Natural burial ground set for farmland overlooking Vale of Belvoir
A farming family’s field is to be transformed into a natural burial ground with graves marked just by discrete wooden plaques or carvings in a wildflower meadow.
The aim of the Bottesford scheme is to provide a sustainable alternative to conventional burial and cremation options while maintaining the attractive landcape of the area and enhancing its biodiversity.
Planning permission has been given for the land to be converted to the east of Normanton Lane and it is hoped the first burials will take place next year.
The 136-hectare Castle View Farm is run by James and Clair Goodson, with support from their two children, Emily and George.
It already features a number of diversification streams, including livery stables, a fishing lake, the letting of buildings, solar PV and the farm has been part of a stewardship scheme for two decades.
The natural burial ground was the brainchild of Emily (21), a business and environment student at the University of Leeds, who said: “We looked at a number of different diversification options for the site but wanted something which wouldn’t impact on the landscape.
“It’s at the top of a hill with beautiful views of the Vale of Belvoir so we were keen to ensure the natural features were not just maintained, but enhanced, which is when I suggested a natural burial ground.
“In terms of infrastructure, it will include a grid reinforced car park which will have grass growing through it to be sensitive to the surroundings, fencing, hedgerows and trees and the rest of the site will be transformed into a wildflower meadow.”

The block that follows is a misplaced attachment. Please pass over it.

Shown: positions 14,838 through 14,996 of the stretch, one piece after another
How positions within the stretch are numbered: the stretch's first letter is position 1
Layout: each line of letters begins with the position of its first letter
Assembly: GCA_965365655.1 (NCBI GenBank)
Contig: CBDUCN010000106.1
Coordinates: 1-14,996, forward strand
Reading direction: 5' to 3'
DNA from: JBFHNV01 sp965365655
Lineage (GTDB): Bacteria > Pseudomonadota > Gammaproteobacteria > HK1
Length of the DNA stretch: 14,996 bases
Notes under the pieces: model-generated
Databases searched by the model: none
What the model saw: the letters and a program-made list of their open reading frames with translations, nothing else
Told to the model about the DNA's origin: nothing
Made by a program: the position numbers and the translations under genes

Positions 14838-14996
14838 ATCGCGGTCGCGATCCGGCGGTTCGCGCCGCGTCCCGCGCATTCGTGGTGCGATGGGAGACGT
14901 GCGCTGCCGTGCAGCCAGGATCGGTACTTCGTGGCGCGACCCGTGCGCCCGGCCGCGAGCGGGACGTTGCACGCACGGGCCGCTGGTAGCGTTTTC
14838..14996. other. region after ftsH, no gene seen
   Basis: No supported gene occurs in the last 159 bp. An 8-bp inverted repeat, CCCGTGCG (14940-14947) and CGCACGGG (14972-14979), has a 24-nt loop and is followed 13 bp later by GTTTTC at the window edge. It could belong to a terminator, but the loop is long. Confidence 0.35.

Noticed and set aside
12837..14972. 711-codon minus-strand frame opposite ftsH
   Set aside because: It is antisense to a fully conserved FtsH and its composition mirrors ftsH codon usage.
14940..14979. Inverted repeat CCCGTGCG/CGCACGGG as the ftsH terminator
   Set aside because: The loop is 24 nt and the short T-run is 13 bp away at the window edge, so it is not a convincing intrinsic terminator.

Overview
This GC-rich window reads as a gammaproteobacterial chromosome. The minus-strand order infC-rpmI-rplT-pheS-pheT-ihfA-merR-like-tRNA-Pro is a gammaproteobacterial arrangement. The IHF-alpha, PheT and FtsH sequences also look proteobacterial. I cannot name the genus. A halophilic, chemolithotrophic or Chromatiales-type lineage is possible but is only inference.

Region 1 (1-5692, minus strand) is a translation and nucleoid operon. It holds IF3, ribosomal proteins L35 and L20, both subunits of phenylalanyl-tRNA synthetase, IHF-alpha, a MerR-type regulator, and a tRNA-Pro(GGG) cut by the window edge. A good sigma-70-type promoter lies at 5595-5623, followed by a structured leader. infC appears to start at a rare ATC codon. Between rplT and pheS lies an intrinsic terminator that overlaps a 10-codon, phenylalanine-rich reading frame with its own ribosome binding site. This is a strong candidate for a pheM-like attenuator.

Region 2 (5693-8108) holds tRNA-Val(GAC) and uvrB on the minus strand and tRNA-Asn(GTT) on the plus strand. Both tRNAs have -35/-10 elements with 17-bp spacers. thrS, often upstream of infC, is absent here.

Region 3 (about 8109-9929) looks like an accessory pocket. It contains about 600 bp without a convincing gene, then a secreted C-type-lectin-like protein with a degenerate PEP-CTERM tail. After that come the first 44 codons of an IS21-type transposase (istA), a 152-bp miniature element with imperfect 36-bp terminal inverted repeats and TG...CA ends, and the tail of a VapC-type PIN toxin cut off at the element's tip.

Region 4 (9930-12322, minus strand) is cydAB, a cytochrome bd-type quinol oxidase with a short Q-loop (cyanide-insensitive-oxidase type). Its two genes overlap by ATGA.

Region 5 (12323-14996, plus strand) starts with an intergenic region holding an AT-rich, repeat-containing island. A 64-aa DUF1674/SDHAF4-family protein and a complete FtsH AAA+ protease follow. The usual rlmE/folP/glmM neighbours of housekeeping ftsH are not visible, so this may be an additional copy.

Wildflower planting, landscaping and fencing is expected to take place later this year and the site should be able to accommodate up to 100 burials a year.
“It’s one of the more unusual methods of diversification, but provides significant benefits to both the local community who will be provided with an alternative to conventional burial and cremation options as well as the ecology of the area,” added Emily.
“It will also open up what is currently a private arable field so that members of the community can appreciate views that they won’t have seen before due to them being constrained to the public footpaths or permissive access we allow.”
Farmer, James, added: “People are becoming more aware of their impact on the environment, and natural burial sites provide a sustainable alternative to the more conventional options available.
“The site will provide people of all faiths with a place that they can reflect and celebrate life, surrounded by stunning countryside views.
“We are extremely proud to see Emily’s idea come to fruition.
“It’s excellent when young people in farming families have ideas like this that they are able to take forward.
“Our son, George, is studying an agricultural degree at Harper Adams University and also has some ideas for the farm which we will also be looking into.”
Fisher German, a property consultancy, worked with the family in the planning application process.
The company’s Scott O’Dell commented: “It will be an extremely positive facility for the area which is sensitive to the landscape and we look forward to seeing work on the site progress.”